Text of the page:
|11 to 20||36%||Working in Professional field||12%|
|> 21||12%||Working, but in another field||24%|
The Canadian situation is unique as a major experiment in the immigration of an increasingly diverse population with very diverse skills and educational backgrounds. The barriers to recognition of credentials and experience of immigrant professionals and trades-people, either by regulatory bodies or employers, and the dramatic under-utilization of their skills and experience has become an increasingly urgent issue in Canada. Canada continues to be disturbingly ineffective in integrating these highly-skilled and educated newcomers into the professional workplace.
Against this backdrop CAPE Council for Access to Professional Engineering:
ISSUE: THE ONTARIO CENTRE FOR ENGINEERING AND PUBLIC POLICY (PEO): PROPOSED NATIONAL FRAMEWORK FOR MEMBERSHIP AND LICENSURE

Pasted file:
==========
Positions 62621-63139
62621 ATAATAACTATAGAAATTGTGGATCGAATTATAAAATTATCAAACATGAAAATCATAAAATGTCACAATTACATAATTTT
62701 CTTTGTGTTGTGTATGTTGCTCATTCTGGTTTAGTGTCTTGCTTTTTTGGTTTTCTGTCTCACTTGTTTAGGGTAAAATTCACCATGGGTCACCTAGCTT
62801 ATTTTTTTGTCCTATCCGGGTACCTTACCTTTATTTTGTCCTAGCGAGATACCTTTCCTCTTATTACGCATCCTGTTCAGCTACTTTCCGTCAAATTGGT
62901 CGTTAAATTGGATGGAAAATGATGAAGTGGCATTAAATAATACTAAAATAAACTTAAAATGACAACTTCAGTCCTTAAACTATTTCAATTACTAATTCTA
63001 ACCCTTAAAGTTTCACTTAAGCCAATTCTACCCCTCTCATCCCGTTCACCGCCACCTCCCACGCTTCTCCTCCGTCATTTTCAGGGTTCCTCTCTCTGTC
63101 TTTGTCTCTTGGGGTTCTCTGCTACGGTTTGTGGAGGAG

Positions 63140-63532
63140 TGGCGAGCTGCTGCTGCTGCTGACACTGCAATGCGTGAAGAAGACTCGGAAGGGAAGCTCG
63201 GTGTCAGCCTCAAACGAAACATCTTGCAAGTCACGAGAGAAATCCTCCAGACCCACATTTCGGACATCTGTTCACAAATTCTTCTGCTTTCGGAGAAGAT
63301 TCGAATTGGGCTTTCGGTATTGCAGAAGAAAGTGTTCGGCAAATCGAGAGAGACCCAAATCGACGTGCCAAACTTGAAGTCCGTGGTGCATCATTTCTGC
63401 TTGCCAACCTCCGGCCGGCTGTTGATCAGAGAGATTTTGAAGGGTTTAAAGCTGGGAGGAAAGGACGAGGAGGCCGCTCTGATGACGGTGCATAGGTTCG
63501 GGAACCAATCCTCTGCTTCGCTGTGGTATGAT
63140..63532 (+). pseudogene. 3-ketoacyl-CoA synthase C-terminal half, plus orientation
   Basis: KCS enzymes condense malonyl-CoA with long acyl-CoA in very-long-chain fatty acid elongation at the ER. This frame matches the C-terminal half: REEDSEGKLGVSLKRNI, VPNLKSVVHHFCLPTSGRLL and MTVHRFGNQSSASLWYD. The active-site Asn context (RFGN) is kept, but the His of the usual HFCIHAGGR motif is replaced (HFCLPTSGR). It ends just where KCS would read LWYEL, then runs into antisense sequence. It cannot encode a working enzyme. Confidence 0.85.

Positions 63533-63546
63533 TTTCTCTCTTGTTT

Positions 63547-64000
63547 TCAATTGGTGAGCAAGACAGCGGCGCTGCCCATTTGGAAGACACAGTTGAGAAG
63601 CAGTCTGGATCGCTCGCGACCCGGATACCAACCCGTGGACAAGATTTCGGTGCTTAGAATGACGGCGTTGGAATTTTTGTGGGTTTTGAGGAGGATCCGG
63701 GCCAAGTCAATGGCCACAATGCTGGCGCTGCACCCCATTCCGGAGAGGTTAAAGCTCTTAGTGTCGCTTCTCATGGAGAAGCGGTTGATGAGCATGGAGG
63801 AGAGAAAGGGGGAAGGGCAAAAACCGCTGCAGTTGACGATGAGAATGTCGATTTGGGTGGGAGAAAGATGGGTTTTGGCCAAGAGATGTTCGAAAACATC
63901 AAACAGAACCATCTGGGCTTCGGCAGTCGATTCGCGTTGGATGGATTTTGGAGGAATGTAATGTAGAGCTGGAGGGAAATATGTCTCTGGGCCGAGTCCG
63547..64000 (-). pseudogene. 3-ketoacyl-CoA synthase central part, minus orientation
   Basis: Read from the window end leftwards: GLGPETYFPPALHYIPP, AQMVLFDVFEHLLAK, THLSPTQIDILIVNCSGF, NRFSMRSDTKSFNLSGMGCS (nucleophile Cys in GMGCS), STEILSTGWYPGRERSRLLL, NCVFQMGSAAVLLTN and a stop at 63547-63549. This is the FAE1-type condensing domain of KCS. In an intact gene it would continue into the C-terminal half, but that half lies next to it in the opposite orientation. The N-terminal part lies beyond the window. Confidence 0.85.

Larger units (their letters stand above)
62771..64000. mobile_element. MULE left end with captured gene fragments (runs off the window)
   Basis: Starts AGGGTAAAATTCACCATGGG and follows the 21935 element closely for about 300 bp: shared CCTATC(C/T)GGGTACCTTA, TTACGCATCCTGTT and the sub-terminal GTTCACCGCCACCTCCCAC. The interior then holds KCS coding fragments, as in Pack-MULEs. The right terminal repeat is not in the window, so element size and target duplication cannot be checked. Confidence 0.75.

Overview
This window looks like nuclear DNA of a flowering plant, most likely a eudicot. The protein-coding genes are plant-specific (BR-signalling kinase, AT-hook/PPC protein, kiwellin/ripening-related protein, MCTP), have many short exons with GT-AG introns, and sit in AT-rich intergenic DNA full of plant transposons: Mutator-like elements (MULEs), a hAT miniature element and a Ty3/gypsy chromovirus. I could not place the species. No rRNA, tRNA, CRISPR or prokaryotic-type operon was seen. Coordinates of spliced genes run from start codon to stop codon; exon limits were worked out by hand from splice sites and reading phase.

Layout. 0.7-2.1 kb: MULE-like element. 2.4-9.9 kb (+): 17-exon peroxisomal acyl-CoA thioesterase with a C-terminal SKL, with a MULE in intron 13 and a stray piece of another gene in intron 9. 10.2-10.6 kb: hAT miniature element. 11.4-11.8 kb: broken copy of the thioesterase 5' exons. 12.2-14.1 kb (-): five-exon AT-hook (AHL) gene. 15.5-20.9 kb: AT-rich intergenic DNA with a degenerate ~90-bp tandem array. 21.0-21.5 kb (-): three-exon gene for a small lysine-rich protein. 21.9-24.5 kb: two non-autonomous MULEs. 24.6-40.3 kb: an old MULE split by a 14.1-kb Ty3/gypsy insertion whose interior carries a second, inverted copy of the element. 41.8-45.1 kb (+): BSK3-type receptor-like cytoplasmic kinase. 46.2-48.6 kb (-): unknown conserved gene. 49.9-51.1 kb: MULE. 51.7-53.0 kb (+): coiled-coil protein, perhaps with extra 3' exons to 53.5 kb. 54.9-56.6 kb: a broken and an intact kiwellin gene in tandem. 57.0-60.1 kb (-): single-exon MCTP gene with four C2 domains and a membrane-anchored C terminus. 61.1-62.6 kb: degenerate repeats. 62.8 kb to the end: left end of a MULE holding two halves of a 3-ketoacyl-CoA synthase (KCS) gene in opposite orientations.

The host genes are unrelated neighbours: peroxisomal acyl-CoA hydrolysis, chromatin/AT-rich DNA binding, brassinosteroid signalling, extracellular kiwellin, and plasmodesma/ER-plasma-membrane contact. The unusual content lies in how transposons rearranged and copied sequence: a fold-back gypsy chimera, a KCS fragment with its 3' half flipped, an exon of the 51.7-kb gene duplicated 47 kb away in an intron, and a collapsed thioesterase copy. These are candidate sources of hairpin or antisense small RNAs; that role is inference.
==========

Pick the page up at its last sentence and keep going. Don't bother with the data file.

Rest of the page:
In its inaugural issue of the Journal of Policy engagement, The Ontario Centre for Engineering and Public Policy; i. features an article entitled “Upholding our sacred trust: Rethinking engineering licensing and membership” the authors Kim Allen, P.Eng. (Registrar of PEO), and Donald Wallace, PhD. examine engineering licensure and membership with a view to assessing how these concepts can be updated and modernized. In this article the authors present a National Framework for Membership and Licensure that seeks to protect the engineering profession’s right to self-¬regulation and its autonomy, but recognizes that these are vulnerable parts of the bargain to protect the public interest. ii CAPE has examined this article and adopts the position that the proposed National Framework for Membership and Licensure seeks only to protect the engineering profession’s right to self¬-regulation and its autonomy. Without implicitly addressing existing peer review processes embedded in this, the National Framework for Membership and Licensure cannot ensure that this model meets the test of an objective and fair process lending itself to modernization to provide for global mobility of engineers in the face of rapid technological development and global competition.